As we go into our Labor Day Weekend, I would like to take a brief moment to acknowledge labor. No, not the kind your mother went through for you and regrets to this day. And not even the labor done by members of this fine internet establishment. For as we know, and shall very shortly see, labor is not exactly our forte. This is not even proper time to thank you, our readership, for the labor of reading this site. No, that is a different post that will be written by someone whose major contributions to this site extend beyond dirty scrawlings in MS Paint.
Rather, I would like to take this time to honor the labor of the good folks at Yardbarker, who invited me along to rub elbows and get a chance to meet some local writers within their group of publishers. In addition to YB's own people, I hung out with the big cheese of Bugs & Cranks, as well as John from the local celtics blog Red's Army, and the guy behind the guy at Red Socks Diaries. I am sad to say I missed out on the people from Cold Hard Football Facts. I am even sadder that I missed the beer pong tourney. As YB staff can attest from a brief demonstration, the chief has a gift.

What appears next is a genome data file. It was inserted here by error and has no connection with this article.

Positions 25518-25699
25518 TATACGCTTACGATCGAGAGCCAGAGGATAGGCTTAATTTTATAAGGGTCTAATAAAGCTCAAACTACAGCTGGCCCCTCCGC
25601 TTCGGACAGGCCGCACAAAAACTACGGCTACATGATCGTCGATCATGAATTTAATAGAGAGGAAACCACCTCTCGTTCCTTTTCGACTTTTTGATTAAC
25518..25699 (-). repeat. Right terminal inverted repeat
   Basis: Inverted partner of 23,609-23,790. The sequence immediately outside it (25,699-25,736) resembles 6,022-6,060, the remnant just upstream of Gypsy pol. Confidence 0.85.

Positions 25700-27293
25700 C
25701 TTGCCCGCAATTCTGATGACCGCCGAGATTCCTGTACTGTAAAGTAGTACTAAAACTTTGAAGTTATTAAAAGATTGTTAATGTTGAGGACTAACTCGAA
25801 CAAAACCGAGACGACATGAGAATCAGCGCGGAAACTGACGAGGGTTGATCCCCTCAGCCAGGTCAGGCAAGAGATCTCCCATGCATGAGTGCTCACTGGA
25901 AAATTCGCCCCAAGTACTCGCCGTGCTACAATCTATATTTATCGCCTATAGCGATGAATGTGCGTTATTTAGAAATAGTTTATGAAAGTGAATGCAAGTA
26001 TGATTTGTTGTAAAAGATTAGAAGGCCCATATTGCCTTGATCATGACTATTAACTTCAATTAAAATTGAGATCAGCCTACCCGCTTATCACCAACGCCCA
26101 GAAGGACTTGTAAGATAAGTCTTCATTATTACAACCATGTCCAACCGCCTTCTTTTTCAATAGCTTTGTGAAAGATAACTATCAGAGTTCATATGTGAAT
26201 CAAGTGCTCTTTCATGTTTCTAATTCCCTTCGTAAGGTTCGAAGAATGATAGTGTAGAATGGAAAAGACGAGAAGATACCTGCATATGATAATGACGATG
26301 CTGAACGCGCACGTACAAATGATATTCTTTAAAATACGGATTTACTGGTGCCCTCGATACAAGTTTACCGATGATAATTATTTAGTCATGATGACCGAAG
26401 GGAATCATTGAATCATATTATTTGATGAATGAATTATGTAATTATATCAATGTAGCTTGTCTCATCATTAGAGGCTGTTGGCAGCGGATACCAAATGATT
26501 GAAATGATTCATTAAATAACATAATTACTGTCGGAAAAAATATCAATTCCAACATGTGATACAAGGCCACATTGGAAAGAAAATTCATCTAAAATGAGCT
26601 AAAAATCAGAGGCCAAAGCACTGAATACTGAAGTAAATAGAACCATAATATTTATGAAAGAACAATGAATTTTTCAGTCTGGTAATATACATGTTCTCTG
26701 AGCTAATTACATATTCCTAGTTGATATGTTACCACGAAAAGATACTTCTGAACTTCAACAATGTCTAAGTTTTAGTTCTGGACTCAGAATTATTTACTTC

In the end what I really came away with, besides a hangover, was the fact I need snazzy business cards. When the hell did bloggers start getting really cool business cards? I tried to make one at the last minute before I went and printed it on heavy paper, but it looked like a total crime scene of color and words. The Yardbarker people had their own personal favorite sports moment on the backs of the business cards. I thought this was cool until I saw this morning that one of them had "Saturday Night, October 25th, 1986 World Series Game 6" on there. Unacceptable. I'd like to think that had I noticed the offending moment I would have stood up for Buckner and Red Sox Nation right there - but let's be honest, they were generous with their bar tab and I am very susceptible to that kind of generosity.
So this morning as I laid for an hour on Boston Common, having realized there was no way I could go directly into work, I was grateful for the work of others. More so when two office-types walked past me searching aloud for something to do tonight, one of them just pointed at me and said, "let's do whatever he did last night." For that alone, I have to give credit to the people who showed me (and my kidneys) a good time. Job well done.